CENTRAL TEXAS — Elementary students at the Leander and Manor Independent School Districts can now head back to school with something new to look forward to -- recess.

The two school districts have adopted policies, led by the Central Health Equity Policy Council, that require students to have 20 to 30 minutes of supervised recess each day. The new recess policy is in addition to the 135 minutes of physical education the students receive each week.

According to Central Health, before this policy was adopted, students weren't required to have recess every day.

School officials said recess has many important health benefits.

"I like running and playing around,” said Manor ISD 2nd grader Faith Lakin.

For Lakin, recess is a fun time to see her friends.

"We always want to play together,” said Lakin.

"Research says that kids need to have a little time to socialize, to be able to have fun, and really not just be so rigorous in the classroom,” said Manor ISD Superintendent Royce Avery.

It's part of a region-wide push from the Central Health Equity Policy Council.

"Recess time does get taken away for punitive reasons, or test prep. And so by adopting a district-wide policy, recess time can't be taken away,” said Megan Cermak with Central Health.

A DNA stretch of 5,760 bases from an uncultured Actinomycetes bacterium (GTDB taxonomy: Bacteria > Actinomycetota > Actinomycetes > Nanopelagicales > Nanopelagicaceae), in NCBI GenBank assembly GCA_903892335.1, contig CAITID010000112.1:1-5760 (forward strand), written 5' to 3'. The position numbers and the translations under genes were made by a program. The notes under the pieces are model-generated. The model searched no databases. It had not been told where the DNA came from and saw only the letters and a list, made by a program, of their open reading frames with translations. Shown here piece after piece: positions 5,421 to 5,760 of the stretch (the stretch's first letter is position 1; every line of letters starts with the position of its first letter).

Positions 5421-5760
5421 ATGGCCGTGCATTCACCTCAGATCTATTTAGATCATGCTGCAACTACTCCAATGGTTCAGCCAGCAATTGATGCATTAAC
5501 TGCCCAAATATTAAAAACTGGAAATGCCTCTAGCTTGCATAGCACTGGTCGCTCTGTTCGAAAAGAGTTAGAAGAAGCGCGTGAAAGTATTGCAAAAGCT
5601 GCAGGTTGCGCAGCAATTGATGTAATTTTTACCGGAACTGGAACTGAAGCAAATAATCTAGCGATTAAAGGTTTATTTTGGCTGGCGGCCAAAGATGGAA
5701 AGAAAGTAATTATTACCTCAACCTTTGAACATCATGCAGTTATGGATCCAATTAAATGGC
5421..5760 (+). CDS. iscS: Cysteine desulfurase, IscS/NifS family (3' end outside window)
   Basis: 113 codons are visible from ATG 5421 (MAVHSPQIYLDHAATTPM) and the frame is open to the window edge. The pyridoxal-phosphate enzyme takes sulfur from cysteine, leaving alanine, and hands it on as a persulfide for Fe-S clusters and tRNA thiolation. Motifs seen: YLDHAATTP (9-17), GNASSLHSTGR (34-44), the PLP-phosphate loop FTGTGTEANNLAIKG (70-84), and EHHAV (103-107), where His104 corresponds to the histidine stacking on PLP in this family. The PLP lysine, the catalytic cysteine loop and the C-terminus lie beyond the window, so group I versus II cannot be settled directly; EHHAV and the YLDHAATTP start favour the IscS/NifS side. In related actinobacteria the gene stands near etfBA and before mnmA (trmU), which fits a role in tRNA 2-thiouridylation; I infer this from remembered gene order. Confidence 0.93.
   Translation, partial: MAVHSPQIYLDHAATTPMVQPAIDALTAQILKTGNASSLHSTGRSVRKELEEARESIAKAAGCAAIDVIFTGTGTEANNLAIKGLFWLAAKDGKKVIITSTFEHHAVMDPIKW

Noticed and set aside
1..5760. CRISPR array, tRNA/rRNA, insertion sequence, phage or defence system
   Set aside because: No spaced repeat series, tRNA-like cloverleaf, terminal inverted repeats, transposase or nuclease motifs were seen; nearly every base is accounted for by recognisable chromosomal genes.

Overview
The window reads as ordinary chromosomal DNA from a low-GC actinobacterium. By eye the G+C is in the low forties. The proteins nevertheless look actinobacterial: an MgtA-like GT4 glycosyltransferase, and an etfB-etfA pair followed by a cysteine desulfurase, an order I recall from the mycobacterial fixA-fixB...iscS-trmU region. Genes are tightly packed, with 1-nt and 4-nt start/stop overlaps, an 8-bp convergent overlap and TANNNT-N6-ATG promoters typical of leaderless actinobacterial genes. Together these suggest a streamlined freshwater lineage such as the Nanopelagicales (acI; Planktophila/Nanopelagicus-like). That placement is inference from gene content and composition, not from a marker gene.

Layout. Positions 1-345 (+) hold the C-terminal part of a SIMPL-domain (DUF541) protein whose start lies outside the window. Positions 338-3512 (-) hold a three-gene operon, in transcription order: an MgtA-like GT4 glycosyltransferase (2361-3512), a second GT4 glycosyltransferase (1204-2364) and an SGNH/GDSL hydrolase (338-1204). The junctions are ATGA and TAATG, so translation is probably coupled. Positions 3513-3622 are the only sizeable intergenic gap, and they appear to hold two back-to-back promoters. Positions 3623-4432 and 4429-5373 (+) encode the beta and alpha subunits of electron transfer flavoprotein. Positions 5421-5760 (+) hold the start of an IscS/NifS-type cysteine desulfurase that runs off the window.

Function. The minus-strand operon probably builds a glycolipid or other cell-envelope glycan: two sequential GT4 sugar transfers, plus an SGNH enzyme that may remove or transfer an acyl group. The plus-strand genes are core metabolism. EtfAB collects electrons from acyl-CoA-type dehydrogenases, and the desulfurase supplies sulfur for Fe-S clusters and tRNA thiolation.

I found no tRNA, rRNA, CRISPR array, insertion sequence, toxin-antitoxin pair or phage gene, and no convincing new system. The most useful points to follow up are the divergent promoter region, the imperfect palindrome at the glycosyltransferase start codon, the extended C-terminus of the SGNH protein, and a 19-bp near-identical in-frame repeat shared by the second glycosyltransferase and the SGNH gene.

Cermak said this move levels the playing field.

"One disparity that we identified is that low income students have less access to recess time throughout the school day than kids in higher income districts,” said Cermak.

“By implementing a recess policy, our schools can help prevent chronic diseases and promote healthy habits for the overall well-being of our students,” said Michael Perkins, executive director of curriculum and instruction at Manor ISD. “Research shows that during unstructured recess, children improve their physical, social, emotional and cognitive health.”

"Our board of trustees you know really took that bold step to say research is important. We're going to protect that time,” said Avery.

"I was so excited to hear that we were getting 10 extra minutes for recess,” said Caitlin Lowery, a 2nd grade teacher at Lagos Elementary in Manor.

Lowery said the students got 10 minutes of recess each day in 2017. It's 20 minutes now and she's already seen a difference.

"What we're finding this year is because of the longer recess time, when we come back into the classroom, we can come back focused, and ready to learn,” said Lowery.

In addition to working out the wiggles, Cermak said recess helps prevent obesity and diabetes, as well as boosting emotional and social health.

"We're also giving them time to make friends and build relationships, which help us work together as a team in the classroom,” said Lowery.

According to Cermak, Austin ISD, Pflugerville, Del Valle, and Hays districts already have a policy in place.

Central Health said recess also serves as an opportunity for children to interact with each other to stimulate problem-solving and creative thinking strategies that improve listening, attention, concentration and test scores.